Association between urine drug test results and treatment outcome in high-risk chronic pain patients on opioids.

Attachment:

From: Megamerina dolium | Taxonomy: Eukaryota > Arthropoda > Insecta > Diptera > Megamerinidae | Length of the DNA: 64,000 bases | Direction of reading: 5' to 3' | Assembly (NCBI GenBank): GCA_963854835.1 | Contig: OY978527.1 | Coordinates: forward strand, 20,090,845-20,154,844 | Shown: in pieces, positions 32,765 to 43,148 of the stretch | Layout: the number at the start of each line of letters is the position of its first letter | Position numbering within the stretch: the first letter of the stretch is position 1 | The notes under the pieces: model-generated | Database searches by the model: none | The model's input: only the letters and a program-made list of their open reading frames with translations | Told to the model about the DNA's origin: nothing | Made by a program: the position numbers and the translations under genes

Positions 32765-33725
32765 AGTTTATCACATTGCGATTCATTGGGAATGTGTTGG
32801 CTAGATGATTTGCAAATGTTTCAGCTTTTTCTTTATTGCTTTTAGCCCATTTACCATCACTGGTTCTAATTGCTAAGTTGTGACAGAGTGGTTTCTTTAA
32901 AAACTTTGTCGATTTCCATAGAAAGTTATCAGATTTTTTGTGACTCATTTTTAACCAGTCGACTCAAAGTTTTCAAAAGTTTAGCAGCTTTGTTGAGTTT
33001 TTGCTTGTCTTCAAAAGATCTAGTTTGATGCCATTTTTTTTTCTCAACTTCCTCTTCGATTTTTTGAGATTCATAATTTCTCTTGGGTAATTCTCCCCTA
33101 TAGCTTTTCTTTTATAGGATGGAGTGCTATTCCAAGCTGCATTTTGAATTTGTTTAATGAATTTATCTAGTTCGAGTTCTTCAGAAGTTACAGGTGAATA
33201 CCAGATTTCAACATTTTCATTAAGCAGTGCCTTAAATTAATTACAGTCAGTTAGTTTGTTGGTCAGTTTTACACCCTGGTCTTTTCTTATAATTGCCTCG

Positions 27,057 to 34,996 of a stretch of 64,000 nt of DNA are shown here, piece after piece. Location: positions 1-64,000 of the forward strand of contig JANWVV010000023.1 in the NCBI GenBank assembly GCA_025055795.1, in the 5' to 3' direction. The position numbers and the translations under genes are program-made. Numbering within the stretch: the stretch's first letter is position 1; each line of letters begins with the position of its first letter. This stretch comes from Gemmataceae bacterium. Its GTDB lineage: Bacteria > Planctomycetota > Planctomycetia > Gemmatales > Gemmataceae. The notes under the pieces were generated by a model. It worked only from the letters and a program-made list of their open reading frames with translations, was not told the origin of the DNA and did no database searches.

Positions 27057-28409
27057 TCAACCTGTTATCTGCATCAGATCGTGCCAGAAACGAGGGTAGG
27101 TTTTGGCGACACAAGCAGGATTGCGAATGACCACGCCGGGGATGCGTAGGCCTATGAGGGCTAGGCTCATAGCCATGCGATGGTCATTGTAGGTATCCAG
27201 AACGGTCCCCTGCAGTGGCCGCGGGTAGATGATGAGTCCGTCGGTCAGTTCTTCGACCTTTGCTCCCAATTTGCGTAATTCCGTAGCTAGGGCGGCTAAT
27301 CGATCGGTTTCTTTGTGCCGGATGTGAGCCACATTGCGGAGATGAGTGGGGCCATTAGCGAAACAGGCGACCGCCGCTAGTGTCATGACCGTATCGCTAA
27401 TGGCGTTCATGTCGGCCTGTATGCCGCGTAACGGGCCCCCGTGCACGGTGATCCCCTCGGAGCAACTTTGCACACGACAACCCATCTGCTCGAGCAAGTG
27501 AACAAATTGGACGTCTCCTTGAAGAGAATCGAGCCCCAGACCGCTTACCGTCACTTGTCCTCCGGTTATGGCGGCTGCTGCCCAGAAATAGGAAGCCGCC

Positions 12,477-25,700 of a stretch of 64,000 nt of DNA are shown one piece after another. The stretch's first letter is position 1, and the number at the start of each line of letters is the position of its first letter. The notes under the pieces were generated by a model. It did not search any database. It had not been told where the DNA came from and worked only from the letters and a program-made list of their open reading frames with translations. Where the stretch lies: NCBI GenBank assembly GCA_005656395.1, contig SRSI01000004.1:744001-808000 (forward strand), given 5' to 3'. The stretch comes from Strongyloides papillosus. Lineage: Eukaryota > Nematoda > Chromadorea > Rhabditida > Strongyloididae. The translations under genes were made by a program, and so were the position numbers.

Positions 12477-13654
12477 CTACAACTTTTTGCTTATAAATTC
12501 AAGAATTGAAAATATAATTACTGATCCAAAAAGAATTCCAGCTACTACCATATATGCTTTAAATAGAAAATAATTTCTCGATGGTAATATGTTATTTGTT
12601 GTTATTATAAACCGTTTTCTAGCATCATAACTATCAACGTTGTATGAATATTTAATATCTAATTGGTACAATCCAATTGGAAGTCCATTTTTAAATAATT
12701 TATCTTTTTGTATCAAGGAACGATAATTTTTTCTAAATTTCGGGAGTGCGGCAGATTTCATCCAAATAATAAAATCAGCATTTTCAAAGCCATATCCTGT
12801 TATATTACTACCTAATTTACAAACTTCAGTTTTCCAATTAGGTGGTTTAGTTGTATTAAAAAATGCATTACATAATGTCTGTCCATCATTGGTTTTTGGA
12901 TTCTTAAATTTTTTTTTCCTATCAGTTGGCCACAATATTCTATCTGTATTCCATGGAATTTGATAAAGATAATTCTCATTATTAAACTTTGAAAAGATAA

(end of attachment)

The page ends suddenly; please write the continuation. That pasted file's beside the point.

It has been demonstrated that high-dose methadone maintenance is efficacious in reducing cocaine abuse in opioid-dependent individuals, but it is not clear whether this is caused by an action of methadone on the direct reinforcing properties of cocaine or on cocaine seeking. Also, it is not clear whether high-dose methadone maintenance may induce behavioral side effects, which could limit its clinical use. Here, we report that high-dose methadone maintenance (20–40 mg/kg/day) does not reduce, and even enhances cocaine (10–30 mg/kg, i.p.)-induced elevation in dopamine concentration in the ventral striatum measured by in vivo microdialysis. In parallel, however, rats maintained on high-dose methadone (30 mg/kg/day) seek and consume significantly less cocaine than controls when tested for intravenous cocaine (0.5 mg/kg/infusion) self-administration on a progressive ratio schedule of reinforcement. This reduction in cocaine self-administration does not result from impaired sensory-motor functioning as rats maintained on high-dose methadone show normal locomotor activity. Furthermore, the reduction in responding for cocaine does not seem to result from general behavioral deficits as male rats maintained on high methadone doses respond normally to palatable food and thermal pain, although their sexual responses to receptive females are greatly suppressed. Taken together, these results from studies in rats support the usefulness of larger doses of methadone to reduce severe cocaine abuse in opioid-dependent individuals and possibly in the management of pure-cocaine addiction.